Berlin’s GetHenry breaks into last-mile delivery e-bike scene with $17.4M seed
Berlin-based GetHenry, a startup that provides electric last-mile delivery bikes to couriers and logistics companies, has raised a $17.4 million (€16.5 million) seed round to expand its business across Europe. The startup currently operates in Germany, Austria, Italy and France, but plans to use its latest funding to move into Spain, the Netherlands and the UK over the next two quarters, according to a GetHenry spokesperson.
GetHenry, which supplies e-bike fleets to enterprise customers like Gorillas, Flink and JustEatTakeaway.com, is coming to market at a time when on-demand grocery, food and convenience store delivery is becoming increasingly popular. At the same time, more traditional logistics companies are getting wise to the fact that an army of electric bikes is an efficient way to address emissions and reach corporate climate goals, particularly for last-mile.
A range of electric utility bike companies, like Zoomo, Ubco and Joco, are sprouting up to address these coinciding trends with what is becoming a classic combination of fleets for larger companies and weekly or monthly subscriptions for couriers.
“We’ve seen in the last 12 months just how important providing sustainable last-mile delivery solutions has become,” said Luis Orsini-Rosenberg, co-founder and CEO of GetHenry, in a statement. “While logistics companies struggle to meet the ever-increasing demand for ever-faster deliveries, GetHenry is here to provide a quality fleet of electric utility vehicles that can cater for the current climate. We allow delivery companies to get on with what they do best – delivering – by providing round-the-clock maintenance and service, with up-to-the-minute data on the status of their delivery vehicles at their fingertips to ensure peace of mind.”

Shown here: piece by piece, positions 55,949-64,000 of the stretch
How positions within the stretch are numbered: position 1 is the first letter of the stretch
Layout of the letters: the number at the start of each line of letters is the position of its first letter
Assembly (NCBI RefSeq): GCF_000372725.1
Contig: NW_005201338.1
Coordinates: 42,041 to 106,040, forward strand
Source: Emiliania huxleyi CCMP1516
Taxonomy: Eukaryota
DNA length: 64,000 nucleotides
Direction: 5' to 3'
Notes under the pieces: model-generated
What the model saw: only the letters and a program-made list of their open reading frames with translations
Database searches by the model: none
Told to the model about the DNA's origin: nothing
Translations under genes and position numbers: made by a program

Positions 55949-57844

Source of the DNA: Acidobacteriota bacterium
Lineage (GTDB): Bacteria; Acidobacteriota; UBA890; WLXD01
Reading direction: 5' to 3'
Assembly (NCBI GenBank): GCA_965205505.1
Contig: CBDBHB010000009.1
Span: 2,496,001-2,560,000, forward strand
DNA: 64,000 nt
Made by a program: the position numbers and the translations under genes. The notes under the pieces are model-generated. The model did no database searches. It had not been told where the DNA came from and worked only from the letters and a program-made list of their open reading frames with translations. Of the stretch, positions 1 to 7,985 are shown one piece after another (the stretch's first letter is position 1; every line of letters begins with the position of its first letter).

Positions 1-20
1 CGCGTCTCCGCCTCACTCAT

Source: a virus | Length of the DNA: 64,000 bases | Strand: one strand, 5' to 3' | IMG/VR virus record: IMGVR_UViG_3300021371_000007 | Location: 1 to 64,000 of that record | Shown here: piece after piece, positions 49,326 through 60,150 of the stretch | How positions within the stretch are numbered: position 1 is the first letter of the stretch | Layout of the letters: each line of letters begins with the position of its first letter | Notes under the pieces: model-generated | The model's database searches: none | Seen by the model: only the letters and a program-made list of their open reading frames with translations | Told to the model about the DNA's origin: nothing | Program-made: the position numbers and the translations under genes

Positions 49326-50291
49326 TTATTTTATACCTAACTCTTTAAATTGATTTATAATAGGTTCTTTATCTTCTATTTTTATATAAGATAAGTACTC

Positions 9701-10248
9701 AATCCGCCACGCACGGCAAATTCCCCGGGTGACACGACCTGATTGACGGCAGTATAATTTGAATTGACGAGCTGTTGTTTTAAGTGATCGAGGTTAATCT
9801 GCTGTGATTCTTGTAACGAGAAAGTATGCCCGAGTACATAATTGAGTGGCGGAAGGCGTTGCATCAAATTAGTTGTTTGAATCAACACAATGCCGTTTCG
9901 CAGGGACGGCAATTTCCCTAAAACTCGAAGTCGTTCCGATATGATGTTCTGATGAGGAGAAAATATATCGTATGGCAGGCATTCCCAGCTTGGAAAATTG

Like some of its competitors, GetHenry’s subscriptions and service include everything from the production of vehicles and finance of high end e-bikes to on-demand maintenance and fleet management software services. GetHenry’s subscription product, which averages out at around €100 per month ($105) depending on the country, is on par with the costs from competitors. Zoomo, for example, charges anywhere form $20 to $35 per week for its gig worker subscriptions in the U.S.
GetHenry’s bikes, which are German-engineered and manufactured in partnership with a French e-bike manufacturer, are built to handle the 80 kilometers per day that delivery couriers tend to travel, accounting for any additional weight for parcels, according to the company.
“We decided to manufacture our own bike because there was no e-bike on the market for the grocery delivery use case at the time, and we wanted to build the best bike for these customers,” a spokesperson told TechCrunch. “In manufacturing our own e-bike, we also have full control over costs and supply chain.”
GetHenry also plans to use the fresh capital to diversify its product portfolio, with plans to develop and deploy cargo bikes and electric mopeds in the near future.
The funding round, a combination of €10 million equity and €6.5 million debt, was led by LocalGlobe, with participation from Visionaries Club, Founder Collective, EnBW New Ventures, GreenPoint Partners, SpeedUp Ventures and Third Sphere. Angel investors including Voi CEO Fredrik Hjelm, former Tier COO Roger Hassan and Everphone CEO Jan Dzulko also participated in the round.